good times roll.

In the late 70s, my musical world view was informed pretty much exclusively by Q-FM-96 in Columbus, and was therefore a bit limited. Rock ‘n’ roll — and the harder the better — was what I wanted to hear; anything else (but especially disco) sucked. I clung to those opinions into the early 80s, when a couple things happened.

First, I found the Grateful Dead, which eventually opened a ton of musical doors for me. And second — I heard, and loved, The Cars. They were a bit poppy, sure, but there was enough new wave edginess to keep me from dismissing them as Top 40 crap. And eventually they served as my stepping stone to Talking Heads, REM, The Pretenders and a bunch more.

Ric Ocasek was found dead today, in his apartment in NYC. And when I consider context — what he and his band meant to me at 15ish years old — this is a pretty big deal. I said previously that the Dead opened doors for me, to roots music and psychedelia; Ocasek and The Cars did the same, but for the stuff that was new and interesting right then … and for that, I couldn’t be more grateful.

another lifetime ago.

derrick 1 2

I thought I had already said goodbye to Derrick.

When I found out last week that he had died, I realized I was wrong. And this was harder than I thought it would be.

derrick 1 1

I hadn’t seen Derrick since … my wedding, maybe, almost 17 years ago? I have a more definite memory of my last contact with him, although I don’t recall the date. It was a message on AOL, and he asked about a mutual friend; immediately after I answered, he was gone. After a couple more attempts to get him to respond — and a few more passing weeks — I understood that I wouldn’t hear from him again.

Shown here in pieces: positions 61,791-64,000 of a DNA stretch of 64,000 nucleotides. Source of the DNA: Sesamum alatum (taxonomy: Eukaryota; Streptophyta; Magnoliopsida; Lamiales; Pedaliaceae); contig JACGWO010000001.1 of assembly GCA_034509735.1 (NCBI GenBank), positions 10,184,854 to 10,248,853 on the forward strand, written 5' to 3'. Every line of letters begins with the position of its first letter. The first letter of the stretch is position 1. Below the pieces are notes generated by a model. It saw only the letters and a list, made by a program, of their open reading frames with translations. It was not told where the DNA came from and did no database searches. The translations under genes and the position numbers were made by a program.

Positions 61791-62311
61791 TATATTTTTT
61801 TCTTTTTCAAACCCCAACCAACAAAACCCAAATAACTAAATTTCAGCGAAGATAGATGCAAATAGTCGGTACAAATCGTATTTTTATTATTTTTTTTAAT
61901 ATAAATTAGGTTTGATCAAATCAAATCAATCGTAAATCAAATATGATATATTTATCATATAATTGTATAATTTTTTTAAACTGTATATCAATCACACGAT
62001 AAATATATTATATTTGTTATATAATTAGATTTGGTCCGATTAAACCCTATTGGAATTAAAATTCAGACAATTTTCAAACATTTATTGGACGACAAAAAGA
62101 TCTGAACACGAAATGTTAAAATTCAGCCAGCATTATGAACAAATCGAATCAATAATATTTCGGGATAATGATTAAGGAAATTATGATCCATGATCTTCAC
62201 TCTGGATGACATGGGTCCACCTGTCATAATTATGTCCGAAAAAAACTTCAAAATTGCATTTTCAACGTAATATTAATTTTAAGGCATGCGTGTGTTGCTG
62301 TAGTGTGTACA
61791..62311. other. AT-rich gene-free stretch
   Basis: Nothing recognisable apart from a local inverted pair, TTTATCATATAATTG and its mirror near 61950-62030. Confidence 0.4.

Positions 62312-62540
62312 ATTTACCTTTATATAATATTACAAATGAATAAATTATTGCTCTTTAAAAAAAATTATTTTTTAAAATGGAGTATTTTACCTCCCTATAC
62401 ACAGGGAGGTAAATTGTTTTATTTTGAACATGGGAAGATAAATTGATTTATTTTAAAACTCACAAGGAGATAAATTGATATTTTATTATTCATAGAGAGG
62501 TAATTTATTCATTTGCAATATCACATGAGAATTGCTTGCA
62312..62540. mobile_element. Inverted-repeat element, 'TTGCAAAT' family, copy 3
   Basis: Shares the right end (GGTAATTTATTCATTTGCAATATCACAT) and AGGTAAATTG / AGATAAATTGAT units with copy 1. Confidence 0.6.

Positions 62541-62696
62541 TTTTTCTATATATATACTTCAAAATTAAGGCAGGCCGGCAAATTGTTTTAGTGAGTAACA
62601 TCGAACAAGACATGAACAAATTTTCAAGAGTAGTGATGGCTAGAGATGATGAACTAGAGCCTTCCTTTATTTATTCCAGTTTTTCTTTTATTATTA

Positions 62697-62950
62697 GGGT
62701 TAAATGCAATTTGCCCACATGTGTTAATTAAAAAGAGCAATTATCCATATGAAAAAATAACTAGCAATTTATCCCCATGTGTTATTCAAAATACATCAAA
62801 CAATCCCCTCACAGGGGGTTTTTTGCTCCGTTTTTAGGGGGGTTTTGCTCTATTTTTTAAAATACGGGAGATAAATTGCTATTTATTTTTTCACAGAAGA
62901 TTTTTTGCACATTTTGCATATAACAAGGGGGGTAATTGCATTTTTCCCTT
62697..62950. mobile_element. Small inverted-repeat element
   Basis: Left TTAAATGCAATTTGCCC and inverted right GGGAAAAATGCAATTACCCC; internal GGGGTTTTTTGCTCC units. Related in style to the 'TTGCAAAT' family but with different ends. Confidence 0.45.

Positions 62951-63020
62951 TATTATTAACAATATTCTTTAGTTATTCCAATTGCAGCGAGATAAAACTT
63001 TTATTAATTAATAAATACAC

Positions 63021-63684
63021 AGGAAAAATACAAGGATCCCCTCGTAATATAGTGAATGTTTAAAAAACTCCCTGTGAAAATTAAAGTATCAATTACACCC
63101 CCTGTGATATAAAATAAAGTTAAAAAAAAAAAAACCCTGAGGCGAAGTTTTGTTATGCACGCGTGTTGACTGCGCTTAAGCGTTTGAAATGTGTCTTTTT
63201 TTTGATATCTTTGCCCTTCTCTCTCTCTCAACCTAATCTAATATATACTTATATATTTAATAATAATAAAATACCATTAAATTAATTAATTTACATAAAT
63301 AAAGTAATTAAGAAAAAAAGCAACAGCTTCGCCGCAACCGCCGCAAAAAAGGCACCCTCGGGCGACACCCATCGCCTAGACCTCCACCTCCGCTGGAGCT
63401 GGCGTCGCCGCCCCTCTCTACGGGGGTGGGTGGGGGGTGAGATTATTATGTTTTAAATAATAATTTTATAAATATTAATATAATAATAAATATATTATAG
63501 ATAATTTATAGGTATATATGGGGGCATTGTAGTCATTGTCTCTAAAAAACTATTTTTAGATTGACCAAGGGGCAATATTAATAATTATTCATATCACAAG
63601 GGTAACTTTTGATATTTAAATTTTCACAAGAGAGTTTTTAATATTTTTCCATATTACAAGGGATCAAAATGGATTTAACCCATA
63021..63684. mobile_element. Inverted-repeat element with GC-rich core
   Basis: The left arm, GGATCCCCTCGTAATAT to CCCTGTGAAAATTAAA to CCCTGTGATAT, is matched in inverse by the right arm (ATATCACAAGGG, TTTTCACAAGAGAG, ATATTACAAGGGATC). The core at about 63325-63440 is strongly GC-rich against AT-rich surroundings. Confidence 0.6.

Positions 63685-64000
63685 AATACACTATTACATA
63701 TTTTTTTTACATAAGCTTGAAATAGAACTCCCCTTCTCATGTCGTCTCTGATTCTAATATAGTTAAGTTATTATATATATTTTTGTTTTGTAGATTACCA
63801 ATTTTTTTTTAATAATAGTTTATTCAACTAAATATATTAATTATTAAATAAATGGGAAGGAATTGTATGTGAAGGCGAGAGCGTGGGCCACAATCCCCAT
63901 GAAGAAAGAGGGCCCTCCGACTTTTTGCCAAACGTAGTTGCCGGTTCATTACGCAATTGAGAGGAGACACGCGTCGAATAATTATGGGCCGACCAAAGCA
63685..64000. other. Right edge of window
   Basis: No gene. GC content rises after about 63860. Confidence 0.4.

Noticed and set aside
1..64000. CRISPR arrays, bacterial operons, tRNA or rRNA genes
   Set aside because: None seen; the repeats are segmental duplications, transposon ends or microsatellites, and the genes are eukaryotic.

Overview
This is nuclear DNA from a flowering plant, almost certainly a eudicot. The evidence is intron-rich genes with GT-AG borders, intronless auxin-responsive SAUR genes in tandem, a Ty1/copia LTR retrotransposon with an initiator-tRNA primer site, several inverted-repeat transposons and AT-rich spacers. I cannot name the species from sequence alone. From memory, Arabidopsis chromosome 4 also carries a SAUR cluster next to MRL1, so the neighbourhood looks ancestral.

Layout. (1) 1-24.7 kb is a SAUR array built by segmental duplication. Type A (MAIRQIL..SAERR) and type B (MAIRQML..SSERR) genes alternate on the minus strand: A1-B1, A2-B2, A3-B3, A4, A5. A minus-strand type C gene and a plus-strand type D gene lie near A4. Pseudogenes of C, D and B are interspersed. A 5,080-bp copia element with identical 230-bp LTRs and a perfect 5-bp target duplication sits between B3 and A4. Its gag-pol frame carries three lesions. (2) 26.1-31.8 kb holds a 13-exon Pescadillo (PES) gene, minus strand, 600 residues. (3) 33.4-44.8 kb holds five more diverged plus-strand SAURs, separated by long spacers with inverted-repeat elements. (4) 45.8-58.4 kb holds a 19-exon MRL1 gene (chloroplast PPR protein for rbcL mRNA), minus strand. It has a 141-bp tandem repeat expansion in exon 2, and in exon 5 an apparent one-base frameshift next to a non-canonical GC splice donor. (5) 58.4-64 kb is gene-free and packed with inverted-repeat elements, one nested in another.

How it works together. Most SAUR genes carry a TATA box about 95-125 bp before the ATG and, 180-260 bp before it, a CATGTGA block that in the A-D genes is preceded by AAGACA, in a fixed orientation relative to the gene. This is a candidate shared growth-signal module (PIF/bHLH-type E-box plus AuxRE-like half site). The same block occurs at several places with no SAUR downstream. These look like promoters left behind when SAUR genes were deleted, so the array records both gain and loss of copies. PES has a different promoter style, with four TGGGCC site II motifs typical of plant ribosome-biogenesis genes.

derrick 1 4

I was mostly OK with that. That Derrick wasn’t the Derrick I worked with at The Post, or the one who had been one of my best friends when I returned to Athens. I was largely insulated from that Derrick, although I know that wasn’t the case for everyone.

derrick me

And in that respect, I’m lucky: the memories I have of the real Derrick — the one I knew in Athens, the one in these pics — I get to keep for the rest of my life. I remember meeting him, in R.J.’s office, not long after I returned to school following my Army-sponsored field trip to Germany; I think we were both a bit dubious of each other, but it was quickly clear to me that Derrick, who was editor of The Post that year, was the real deal: smart, talented and driven. I figured out something else a little later on: Derrick’s prickly exterior wasn’t as prickly as it appeared to be. If you were willing to weather a bit of abuse — and maybe give a little back — you were in.

derrick me tight

And I was. For the three years I was in Athens following my return from the Army, Derrick was one of the best friends I had. And like everyone else, I learned a lot from him too, even though I was the old guy coming back to Athens and The Post when I finished with the Army. He was so smart about journalism and about running a staff of kids who were just figuring out how to make a newspaper work. He could be intimidating — even to me, a little bit — but without fail, he’d stop and help anyone on staff figure out a writing question, a difficult source, a bit of political juggling. He wanted to be better, and he wanted that for everyone who worked for him.

derrick 1 3

We are the sum of our experiences and the people we share them with. I wouldn’t be me if I hadn’t had that time with Derrick. I owe him. For all the time at The Post. For all the pitchers of Lowenbrau Dark at The Union. In the pink house. Above Campus Sundry. All over Court Street. For Ren and Stimpy:

For Ween: